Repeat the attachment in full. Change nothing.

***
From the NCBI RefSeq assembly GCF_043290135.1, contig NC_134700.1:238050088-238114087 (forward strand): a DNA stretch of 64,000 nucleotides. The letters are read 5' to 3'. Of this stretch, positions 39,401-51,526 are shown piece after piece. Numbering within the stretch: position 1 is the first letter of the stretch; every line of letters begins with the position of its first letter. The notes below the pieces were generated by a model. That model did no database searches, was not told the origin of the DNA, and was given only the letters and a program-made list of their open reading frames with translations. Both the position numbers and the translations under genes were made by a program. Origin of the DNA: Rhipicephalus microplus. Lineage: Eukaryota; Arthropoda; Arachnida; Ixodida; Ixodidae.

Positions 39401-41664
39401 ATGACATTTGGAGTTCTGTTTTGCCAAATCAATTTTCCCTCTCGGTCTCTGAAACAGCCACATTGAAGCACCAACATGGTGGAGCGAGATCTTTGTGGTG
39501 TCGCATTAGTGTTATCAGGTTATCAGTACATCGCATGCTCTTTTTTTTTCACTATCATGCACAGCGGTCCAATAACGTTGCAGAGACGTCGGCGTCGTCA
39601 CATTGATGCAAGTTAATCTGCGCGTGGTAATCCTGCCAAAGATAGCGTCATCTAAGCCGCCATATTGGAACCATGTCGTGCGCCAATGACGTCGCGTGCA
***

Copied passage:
From the NCBI RefSeq assembly GCF_043290135.1, contig NC_134700.1:238050088-238114087 (forward strand): a DNA stretch of 64,000 nucleotides. The letters are read 5' to 3'. Of this stretch, positions 39,401-51,526 are shown piece after piece. Numbering within the stretch: position 1 is the first letter of the stretch; every line of letters begins with the position of its first letter. The notes below the pieces were generated by a model. That model did no database searches, was not told the origin of the DNA, and was given only the letters and a program-made list of their open reading frames with translations. Both the position numbers and the translations under genes were made by a program. Origin of the DNA: Rhipicephalus microplus. Lineage: Eukaryota; Arthropoda; Arachnida; Ixodida; Ixodidae.

Positions 39401-41664
39401 ATGACATTTGGAGTTCTGTTTTGCCAAATCAATTTTCCCTCTCGGTCTCTGAAACAGCCACATTGAAGCACCAACATGGTGGAGCGAGATCTTTGTGGTG
39501 TCGCATTAGTGTTATCAGGTTATCAGTACATCGCATGCTCTTTTTTTTTCACTATCATGCACAGCGGTCCAATAACGTTGCAGAGACGTCGGCGTCGTCA
39601 CATTGATGCAAGTTAATCTGCGCGTGGTAATCCTGCCAAAGATAGCGTCATCTAAGCCGCCATATTGGAACCATGTCGTGCGCCAATGACGTCGCGTGCA